“Democratic movements are initiated by people who have individually managed to attain a high level of personal political self-respect,” historian Lawrence Goodwyn wrote nearly four decades ago. “They are not resigned; they are not intimidated.”
“The game is rigged,” Sen. Elizabeth Warren said at last week’s New Populism Conference, as if summoned forth from history by Goodwyn’s observation: “We can whine about it. We can whimper. Or we can fight back.
“Me? I’m fighting back.”
Against the Odds
Goodwyn’s quote comes from a book called “The Populist Moment: a Short History of the Agrarian Revolt in America,” and it’s exciting to think that we might be facing another such historical moment. But Goodwyn warned of the obstacles such a movement inevitably faces: “cultural roadblocks,” the difficulty of enlisting supporters, educating them and encouraging them into action, and the powerful forces arrayed against movements of this kind.
Goodwyn also warned of “intense cultural conflict with many built-in advantages accruing to the partisans of the established order.” Anybody who has ever watched Fox News, or seen Bill Clinton sing from billionaire Pete Peterson’s hymnal at one of Peterson’s “Fiscal Summits,” can attest to the prophetic force of that 1978 observation.
Against such odds, what will it take to make the new populist movement a reality?
First, a Vision
“We need more than just bumper sticker phrases,” Rev. William Barber II of the NAACP said at the conference. Rev. Barber, who spoke of the connection between “academia and activism,” quoted a fellow theologian as saying that “prophetic moral vision seeks to penetrate despair so that new futures can be believed and embraced by us.”
“The slaves didn’t figure out how to get out of slavery by first figuring out how to get out,” said Rev. Barber. “They got out by first being driven by a vision that said, ‘Up above my head/I hear music in the air … before I’ll be a slave, I’ll be buried in my grave, and go home with my Lord and be free.’
“They had a vision to get out,” said Rev. Barber, “before they figured out the ways to accomplish that.”
To be real, the New Populism must also have a vision. In Rev. Barber’s words, “Imagination must come before implementation.”
“There must be people who keep alive the vocation of imagination,” said Rev. Barber, “who keep conjuring up alternative visions.”
Rev. Barber’s populist agenda was similar to that of Sen. Warren, who outlined hers in the day’s keynote address:
“We believe that Wall Street needs stronger rules and tougher enforcement, and we’re willing to fight for it.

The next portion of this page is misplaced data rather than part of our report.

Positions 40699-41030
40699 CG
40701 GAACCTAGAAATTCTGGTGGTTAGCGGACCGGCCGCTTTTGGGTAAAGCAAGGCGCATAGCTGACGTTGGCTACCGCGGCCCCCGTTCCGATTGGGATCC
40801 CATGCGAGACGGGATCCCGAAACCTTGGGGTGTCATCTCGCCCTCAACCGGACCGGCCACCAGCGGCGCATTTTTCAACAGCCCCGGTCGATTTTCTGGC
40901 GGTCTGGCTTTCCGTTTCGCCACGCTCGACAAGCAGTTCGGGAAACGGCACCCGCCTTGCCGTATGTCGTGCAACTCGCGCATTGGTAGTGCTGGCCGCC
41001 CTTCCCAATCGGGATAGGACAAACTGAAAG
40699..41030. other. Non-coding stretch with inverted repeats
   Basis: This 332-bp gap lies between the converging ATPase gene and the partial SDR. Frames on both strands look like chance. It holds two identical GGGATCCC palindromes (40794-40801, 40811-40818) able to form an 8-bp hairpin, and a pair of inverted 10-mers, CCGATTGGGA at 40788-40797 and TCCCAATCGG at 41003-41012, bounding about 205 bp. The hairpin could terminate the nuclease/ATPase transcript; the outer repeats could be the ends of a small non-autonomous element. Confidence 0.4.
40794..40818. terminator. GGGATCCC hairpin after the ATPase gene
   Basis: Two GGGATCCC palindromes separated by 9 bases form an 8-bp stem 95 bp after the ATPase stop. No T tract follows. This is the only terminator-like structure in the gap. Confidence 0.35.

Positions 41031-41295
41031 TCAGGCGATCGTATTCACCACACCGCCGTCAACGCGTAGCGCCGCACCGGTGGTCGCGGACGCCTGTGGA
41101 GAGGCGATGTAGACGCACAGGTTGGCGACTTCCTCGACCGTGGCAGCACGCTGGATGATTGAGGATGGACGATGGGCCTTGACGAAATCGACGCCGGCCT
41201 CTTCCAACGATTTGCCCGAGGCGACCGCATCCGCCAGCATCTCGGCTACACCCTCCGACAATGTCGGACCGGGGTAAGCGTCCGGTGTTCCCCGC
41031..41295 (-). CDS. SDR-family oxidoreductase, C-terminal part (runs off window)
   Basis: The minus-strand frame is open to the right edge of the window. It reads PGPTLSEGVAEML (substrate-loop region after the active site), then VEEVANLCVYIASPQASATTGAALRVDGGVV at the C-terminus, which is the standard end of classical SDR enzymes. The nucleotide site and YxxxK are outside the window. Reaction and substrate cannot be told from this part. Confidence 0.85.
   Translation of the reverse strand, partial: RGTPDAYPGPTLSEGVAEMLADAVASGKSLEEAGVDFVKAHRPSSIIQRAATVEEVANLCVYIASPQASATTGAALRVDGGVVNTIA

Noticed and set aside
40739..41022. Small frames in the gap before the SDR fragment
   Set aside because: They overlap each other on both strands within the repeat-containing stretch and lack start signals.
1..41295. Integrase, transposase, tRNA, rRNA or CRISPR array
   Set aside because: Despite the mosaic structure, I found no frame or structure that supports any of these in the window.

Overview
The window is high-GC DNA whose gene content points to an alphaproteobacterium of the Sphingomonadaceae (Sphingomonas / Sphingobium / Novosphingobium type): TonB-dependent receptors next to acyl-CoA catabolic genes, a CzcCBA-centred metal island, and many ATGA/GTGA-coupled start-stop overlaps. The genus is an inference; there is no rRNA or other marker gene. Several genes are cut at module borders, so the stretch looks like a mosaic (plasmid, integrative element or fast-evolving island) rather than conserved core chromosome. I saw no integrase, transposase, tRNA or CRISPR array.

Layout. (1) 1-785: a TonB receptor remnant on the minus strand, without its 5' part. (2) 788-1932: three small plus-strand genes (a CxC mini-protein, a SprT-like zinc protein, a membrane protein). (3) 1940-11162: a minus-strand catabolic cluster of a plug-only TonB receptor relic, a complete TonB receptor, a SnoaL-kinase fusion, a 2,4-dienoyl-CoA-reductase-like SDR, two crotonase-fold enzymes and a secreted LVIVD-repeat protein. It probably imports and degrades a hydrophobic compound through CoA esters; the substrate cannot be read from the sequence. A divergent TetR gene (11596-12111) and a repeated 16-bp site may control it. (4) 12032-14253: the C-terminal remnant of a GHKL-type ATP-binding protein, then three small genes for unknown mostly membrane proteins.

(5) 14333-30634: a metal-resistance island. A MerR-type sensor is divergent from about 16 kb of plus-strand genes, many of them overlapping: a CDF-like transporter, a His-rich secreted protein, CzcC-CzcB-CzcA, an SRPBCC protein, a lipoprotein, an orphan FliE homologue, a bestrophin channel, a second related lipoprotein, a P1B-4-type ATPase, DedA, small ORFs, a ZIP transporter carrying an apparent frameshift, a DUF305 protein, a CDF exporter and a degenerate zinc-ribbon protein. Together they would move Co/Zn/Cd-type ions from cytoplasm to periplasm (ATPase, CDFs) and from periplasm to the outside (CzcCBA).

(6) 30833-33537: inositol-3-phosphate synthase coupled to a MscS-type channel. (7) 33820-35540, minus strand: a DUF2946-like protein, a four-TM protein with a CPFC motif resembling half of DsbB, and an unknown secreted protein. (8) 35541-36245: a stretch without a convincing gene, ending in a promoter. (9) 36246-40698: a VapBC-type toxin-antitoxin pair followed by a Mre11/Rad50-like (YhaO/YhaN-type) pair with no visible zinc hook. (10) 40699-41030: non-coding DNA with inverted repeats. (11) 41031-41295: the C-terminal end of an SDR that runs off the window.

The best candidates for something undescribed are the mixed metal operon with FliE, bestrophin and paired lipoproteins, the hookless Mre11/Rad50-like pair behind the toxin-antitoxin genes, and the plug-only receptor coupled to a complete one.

“We believe no one should work full-time and live in poverty, and that means raising the minimum wage – and we’re willing to fight for it.
“We believe people should retire with dignity, and that means strengthening Social Security – and we’re willing to fight for it.
“We believe that a kid should have a chance to go to college without getting crushed by debt – and we’re willing to fight for it.
“We believe workers have a right to come together, to bargain together and to rebuild America’s middle class – and we’re willing to fight for it.
“We believe in equal pay for equal work – and we’re willing to fight for it.
“We believe equal means equal, and that’s true in the workplace and in marriage, true for all our families – and we’re winning that fight right now.”
There was a strong sense of unanimity of purpose at the conference, which took place in Washington – a city whose political and media elite continue to argue that these goals are politically impossible. Rev. Barber had a response for that:
“One of the things that prophetic moral vision must do is restore the kind of hope that is the refusal to accept the reading of reality that is the majority opinion at the particular time.”
In a political world which is fixated on – and imposes arbitrary limits on– the “art of the possible,” the importance of this subversively indefatigable hope cannot be overstated.
Which is not to say that bipartisanship, albeit of a more transformative nature, was not on the table at the New Populism conference. Rev. Barber said that “we have to have language … that’s not bound by partisanship, but gets into people’s souls and asks them … Don’t you still want to be human?”
“I don’t want people to go left or right. I want them to go deeper into who we’re called to be. “